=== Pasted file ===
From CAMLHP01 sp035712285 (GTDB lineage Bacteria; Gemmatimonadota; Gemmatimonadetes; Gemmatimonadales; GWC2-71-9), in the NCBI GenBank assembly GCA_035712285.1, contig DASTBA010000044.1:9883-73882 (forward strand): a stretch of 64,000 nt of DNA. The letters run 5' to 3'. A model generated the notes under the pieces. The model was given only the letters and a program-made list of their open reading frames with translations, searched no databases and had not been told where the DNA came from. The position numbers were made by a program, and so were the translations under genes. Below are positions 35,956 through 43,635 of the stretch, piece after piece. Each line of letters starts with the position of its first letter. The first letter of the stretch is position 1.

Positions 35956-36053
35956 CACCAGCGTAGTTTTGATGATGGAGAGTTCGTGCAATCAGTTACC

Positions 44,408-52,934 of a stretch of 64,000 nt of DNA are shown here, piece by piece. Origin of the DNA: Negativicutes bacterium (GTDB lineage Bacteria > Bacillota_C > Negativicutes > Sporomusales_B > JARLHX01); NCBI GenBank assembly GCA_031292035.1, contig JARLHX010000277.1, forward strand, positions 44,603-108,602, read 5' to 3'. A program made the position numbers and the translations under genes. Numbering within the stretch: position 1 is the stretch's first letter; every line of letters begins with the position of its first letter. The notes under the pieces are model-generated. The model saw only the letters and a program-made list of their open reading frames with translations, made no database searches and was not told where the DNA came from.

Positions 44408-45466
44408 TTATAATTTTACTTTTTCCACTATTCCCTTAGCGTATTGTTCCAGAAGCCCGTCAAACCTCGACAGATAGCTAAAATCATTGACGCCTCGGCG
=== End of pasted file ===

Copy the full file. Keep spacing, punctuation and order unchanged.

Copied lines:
From CAMLHP01 sp035712285 (GTDB lineage Bacteria; Gemmatimonadota; Gemmatimonadetes; Gemmatimonadales; GWC2-71-9), in the NCBI GenBank assembly GCA_035712285.1, contig DASTBA010000044.1:9883-73882 (forward strand): a stretch of 64,000 nt of DNA. The letters run 5' to 3'. A model generated the notes under the pieces. The model was given only the letters and a program-made list of their open reading frames with translations, searched no databases and had not been told where the DNA came from. The position numbers were made by a program, and so were the translations under genes. Below are positions 35,956 through 43,635 of the stretch, piece after piece. Each line of letters starts with the position of its first letter. The first letter of the stretch is position 1.

Positions 35956-36053
35956 CACCAGCGTAGTTTTGATGATGGAGAGTTCGTGCAATCAGTTACC

Positions 44,408-52,934 of a stretch of 64,000 nt of DNA are shown here, piece by piece. Origin of the DNA: Negativicutes bacterium (GTDB lineage Bacteria > Bacillota_C > Negativicutes > Sporomusales_B > JARLHX01); NCBI GenBank assembly GCA_031292035.1, contig JARLHX010000277.1, forward strand, positions 44,603-108,602, read 5' to 3'. A program made the position numbers and the translations under genes. Numbering within the stretch: position 1 is the stretch's first letter; every line of letters begins with the position of its first letter. The notes under the pieces are model-generated. The model saw only the letters and a program-made list of their open reading frames with translations, made no database searches and was not told where the DNA came from.

Positions 44408-45466
44408 TTATAATTTTACTTTTTCCACTATTCCCTTAGCGTATTGTTCCAGAAGCCCGTCAAACCTCGACAGATAGCTAAAATCATTGACGCCTCGGCG